“My legs were fresh and I knew I had to get some speed on that shot and use the defense on the shot. It just shot it and it went five-hole. You’re not looking for five-hole, but you can take what you can get.”– Mylymok on his game-winning goal.

NCAA Fargo Regional: North Dakota Moves On, Duluth Walks Through

FARGO, ND– The semifinals of the Fargo Regional of the NCAA Division I Men’s Ice Hockey Championship took place on Friday night at Scheels Arena. While the joy of the tournament was felt by most everyone, the day started out on a rough patch for one squad. 

On Friday afternoon, the NCAA had announced that the University of Michigan has a player who tested positive and the team has to withdraw from the tournament. That meant the University of Minnesota-Duluth advanced to the Regional Finals. They would take on the winner of the University of North Dakota and American International College. 

In the first five minutes, AIC was all over North Dakota. The plucky 16-seed wanted to revisit what they did in Fargo in 2019 when they took out the #1 overall seed St. Cloud State. At one point, AIC was outshooting North Dakota. After the first media timeout, however, North Dakota seemed to snap out of whatever jitters they had and went on the offensive. 

Jasper Weatherby started the scoring off just as the North Dakota power play expired, taking a Jacob Bernard-Docker shot off the backboards and putting it past Stefano Durante to make it 1-0. Two minutes later, Weatherby scored his second of the game, pickpocketing an AIC defender and going in to beat Durante and make it 2-0. North Dakota shored up their own zone, making sure AIC didn’t get past the red line. Three minutes after Weatherby’s second; Grant Mismash– playing his first game since late February– used Shane Pinto as a screen to make it 3-0. Collin Adams helped keep the puck alive when he lost an edge, but was still able to protect the puck and get it to Tyler Kleven so it stayed in the zone. Adams was rewarded after getting a chip pass from Riese Gaber, put it past Durante to make it 4-0, concluding four-goals in a 7:20 span. 

AIC started the second with Jake Kucharski in net. However, the offense wasn’t quite there in this frame. The ice was the biggest defenseman out there, with the puck bouncing to and fro for most of the frame, as well as creating a lot of havoc for skate blades to boot. At times it was hard to see if this was the hockey or basketball tournament. The third period was more of the same until a late North Dakota penalty gave away for AIC to score on the power play thanks to a Tobias Fladeby shot beating Adam Scheel. Twenty-nine seconds later, Adams got his second of the game off a centering pass Jordan Kawaguchi to make it 5-1.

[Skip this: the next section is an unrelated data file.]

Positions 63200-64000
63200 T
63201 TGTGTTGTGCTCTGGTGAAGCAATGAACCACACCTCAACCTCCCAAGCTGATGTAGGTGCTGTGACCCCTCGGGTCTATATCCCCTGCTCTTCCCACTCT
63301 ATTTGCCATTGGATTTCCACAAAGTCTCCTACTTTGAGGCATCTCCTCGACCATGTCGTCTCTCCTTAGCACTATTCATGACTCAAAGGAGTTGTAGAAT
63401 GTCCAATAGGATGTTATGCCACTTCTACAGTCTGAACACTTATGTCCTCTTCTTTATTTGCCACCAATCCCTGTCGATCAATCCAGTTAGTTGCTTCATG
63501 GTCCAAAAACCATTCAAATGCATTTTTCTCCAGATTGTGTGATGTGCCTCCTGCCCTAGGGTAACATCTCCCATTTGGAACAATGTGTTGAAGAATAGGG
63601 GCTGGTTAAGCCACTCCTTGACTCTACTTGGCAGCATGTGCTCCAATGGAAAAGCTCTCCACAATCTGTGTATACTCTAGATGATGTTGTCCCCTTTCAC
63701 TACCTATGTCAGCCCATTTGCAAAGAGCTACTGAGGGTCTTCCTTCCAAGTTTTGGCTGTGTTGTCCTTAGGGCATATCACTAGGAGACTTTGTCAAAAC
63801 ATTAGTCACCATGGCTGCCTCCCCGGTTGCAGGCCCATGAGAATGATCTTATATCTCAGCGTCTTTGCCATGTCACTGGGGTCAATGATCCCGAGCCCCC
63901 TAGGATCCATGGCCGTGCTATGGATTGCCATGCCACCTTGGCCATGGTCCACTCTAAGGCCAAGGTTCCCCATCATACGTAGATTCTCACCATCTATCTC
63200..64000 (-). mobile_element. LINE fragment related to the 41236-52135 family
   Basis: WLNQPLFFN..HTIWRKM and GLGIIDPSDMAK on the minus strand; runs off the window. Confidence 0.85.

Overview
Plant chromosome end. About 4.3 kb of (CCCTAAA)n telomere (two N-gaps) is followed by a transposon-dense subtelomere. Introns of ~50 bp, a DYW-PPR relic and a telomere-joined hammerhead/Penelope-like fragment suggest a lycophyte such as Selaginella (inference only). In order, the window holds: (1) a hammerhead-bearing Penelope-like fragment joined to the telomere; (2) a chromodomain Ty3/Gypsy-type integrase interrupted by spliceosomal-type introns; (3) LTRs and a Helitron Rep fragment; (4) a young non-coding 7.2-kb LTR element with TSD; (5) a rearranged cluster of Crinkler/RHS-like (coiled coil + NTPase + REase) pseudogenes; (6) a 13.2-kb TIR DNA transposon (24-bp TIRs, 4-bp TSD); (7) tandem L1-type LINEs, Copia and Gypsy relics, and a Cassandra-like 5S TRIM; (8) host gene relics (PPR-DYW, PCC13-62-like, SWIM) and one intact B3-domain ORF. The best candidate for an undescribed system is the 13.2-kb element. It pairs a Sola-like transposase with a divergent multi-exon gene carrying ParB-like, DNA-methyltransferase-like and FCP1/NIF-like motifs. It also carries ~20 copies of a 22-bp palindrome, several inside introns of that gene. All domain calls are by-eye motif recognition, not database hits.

THEY SAID IT

“We heard it loud and clear. We talked about it right after the selection, through the week. It turned to us in terms of what we had to do. That’s a very good team over there. They’ve won a lot of games with very few losses. We just had to play our game. I thought for the most part we did. Hand it to them, they had some momentum shifts in the game and kept us in our zone a little. For the most part, we did a good job of managing the 60 minutes thanks to the leadership of our team.”– North Dakota head coach Brad Berry on being reminded of history of AIC upsetting St. Cloud two years ago.

“It was good for us to get a game in. Our last game was St. Cloud about a week and a half ago. There was a little rust there, but we knocked it off. It was beneficial to us to get that first game in and get our boots on the ground.”– Adams on either playing a game or having rest like Duluth.

“We thought calm would win the hockey game. We knew we’d have to ride the roller coaster a little bit. There’d be times where we’d have to weather some storms.”– AIC head coach Eric Lang about the plan for the game.

“I don’t personally think I was even thinking about it. But the noise in the building obviously makes a difference. I can’t really talk for other guys, but I think we rebounded from it by just calming down like coach said. And that’s really about it. We just kind of went back to our game rather than getting scrambling and making plays.”– AIC captain Brennen Kapcheck on playing in front of a live crowd.

“Our program is beyond the point of moral victories. But I can tell you, I’m as proud as this group, two years later sitting in the same room doing the same press conferences I was two years ago. It’s easy to pack it in there. And I couldn’t be prouder of what these guys have done in terms of commitment for the unknown. Since late August, we’ve been together. These guys have missed weddings, funerals, Christmas, Thanksgiving, and you’re all in all the time.” –Lang about the evolution of his program.

NCHC Frozen Faceoff Day 1: Fighting Hawks, Huskies Move Onto Semis

GRAND FORKS, ND– For the first time in the eight year history of the NCHC, the Frozen Faceoff playoffs weren’t held in one of Minnesota’s twin cities, but in Grand Forks at the Ralph Engelstad Arena. The decision came as ideas were thrown about with the playoffs and how they would be handled, especially after the success of the Pod in Omaha to start the season. You can see that story from Brad Schlossman here